Phillies (10-14) at Mets (10-11)
1:05 p.m. – FOX
Kyle Kendrick was spectacular yet again, pitching a three-hit shutout to start the Phillies off with a win on their five-game road trip (see story).
Kendrick (2-1, 2.41) now has a 1.10 ERA in his last seven road starts. He’s allowed two earned runs or fewer in 31 of his last 45 starts. If Jeremy Horst strands those inherited runners in the home opener, Kendrick’s ERA this season is 1.60.
KK’s given the Phillies ace-like production, and it really extends all the way back to last July.
A solid cycle
Phillies starting pitchers have been brilliant this week, pitching to a 2.04 ERA but registering just one win because of struggles from the offense and bullpen. The offense did enough on Friday to win, and the Phillies hope that carries into the weekend.
Production from the top
Situational struggles have masked the fact that the top four hitters in the Phillies’ order have been raking lately. Over the Phils’ last nine games, Jimmy Rollins is batting .306, Chase Utley is hitting .344, Ryan Howard is at .370 and Michael Young .310.
They hadn’t been driving in runs, though, until Friday, when Howard blasted a three-run homer to center right after Young laced an RBI single with runners on the corners.
Pettibone, Part II
Coming off a very impressive debut in which he became the first Phillies starting pitcher since 1998 to not walk a batter in his first career start, Jonathan Pettibone takes the hill.
Pettibone allowed two runs in 5 1/3 innings with six strikeouts Monday against the Pirates. He took a no-decision in a game the Phils eventually won.
Pettibone was quite impressive, but he’ll need to keep repeating that success if he wants to be the fifth starter during John Lannan’s two-month absence. Pitchers tend to do well in their debuts, when the rest of the league has no legitimate first-hand experience or video to utilize.
Against Pittsburgh, Pettibone showed a 90-92 mph fastball, a mid-80s slider and a low-80s changeup. He picked up three strikeouts on the slider.
A neck injury kept Shaun Marcum out until today, when he’ll make his Mets debut. The oft-injured right-hander signed a one-year, incentive-laden contract with the Mets at the end of January.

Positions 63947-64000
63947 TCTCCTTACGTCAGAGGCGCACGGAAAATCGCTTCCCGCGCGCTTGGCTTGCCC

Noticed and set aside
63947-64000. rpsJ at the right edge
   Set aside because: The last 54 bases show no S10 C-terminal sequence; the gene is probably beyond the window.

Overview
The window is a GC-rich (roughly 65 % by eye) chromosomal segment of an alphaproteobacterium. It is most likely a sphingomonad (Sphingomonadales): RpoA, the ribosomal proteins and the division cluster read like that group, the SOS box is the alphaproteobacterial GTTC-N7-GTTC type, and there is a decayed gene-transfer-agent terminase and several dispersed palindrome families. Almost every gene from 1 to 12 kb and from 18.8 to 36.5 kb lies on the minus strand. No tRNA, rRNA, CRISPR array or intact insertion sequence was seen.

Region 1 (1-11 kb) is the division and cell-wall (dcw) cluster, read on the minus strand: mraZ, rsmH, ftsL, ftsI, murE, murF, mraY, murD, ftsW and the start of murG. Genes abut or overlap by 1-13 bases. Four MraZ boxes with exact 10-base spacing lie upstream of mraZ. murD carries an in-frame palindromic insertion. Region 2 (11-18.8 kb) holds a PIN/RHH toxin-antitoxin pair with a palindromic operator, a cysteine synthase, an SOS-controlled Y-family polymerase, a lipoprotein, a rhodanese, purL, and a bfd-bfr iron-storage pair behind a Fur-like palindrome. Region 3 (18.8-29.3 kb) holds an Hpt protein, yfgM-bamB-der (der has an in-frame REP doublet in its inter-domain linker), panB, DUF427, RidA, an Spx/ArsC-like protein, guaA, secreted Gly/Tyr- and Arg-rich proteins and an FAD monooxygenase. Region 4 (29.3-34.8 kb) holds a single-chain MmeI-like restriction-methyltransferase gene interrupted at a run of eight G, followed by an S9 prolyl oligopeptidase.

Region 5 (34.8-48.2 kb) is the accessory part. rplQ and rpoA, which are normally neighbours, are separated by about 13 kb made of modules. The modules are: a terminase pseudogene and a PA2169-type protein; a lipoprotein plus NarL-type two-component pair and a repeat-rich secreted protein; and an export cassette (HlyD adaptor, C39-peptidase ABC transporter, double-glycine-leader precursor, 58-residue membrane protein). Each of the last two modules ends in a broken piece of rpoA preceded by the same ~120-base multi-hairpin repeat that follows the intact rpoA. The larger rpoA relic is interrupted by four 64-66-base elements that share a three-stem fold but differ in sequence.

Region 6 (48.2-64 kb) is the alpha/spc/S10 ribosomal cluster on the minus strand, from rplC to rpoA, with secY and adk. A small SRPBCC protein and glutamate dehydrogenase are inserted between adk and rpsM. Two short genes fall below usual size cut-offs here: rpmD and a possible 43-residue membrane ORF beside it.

Marcum is always tough to hit, but he has trouble staying healthy and doesn’t go deep into games. For his career, he’s average 5.9 innings per start.
The Phillies have only gotten to Marcum once, and it was the last time they faced him. They put 13 men on and scored five runs off him in 6 2/3 innings on Sept. 9, 2011. In his other three non-injury-shortened starts against them, he allowed three earned runs in 18 innings.
Marcum is not a hard thrower –- everything is 88 mph or under. But he’s deceptive and crafty enough to keep hitters woefully off-balance when he’s feeling it. He owns one of the best right-handed changeups in baseball, and unlike most righties, he’s not scared of throwing it to same-handed hitters.
The opposition has hit .208 against Marcum’s change since 2007, with an ugly .303 slugging percentage. His platoon splits are dead even -– righties hit .207 off the change and lefties .208.
He also throws a four-seam fastball, a sinker, a cutter, slider to righties and a curve to lefties. Batters just never know what to expect. He pitches backwards and will turn to any offering in any count.
Marcum has struggled to keep Howard in the park. The Big Piece is 4 for 8 off him with three homers and three walks. Utley is 3 for 7 off Marcum, and also has him in his book.
Success at Citi
The Phillies struggled to score runs at Citi Field once upon a time, but Friday’s win was their eighth in the last 11 meetings with the Mets in Flushing.
Phillies (10-14) at Mets (10-11)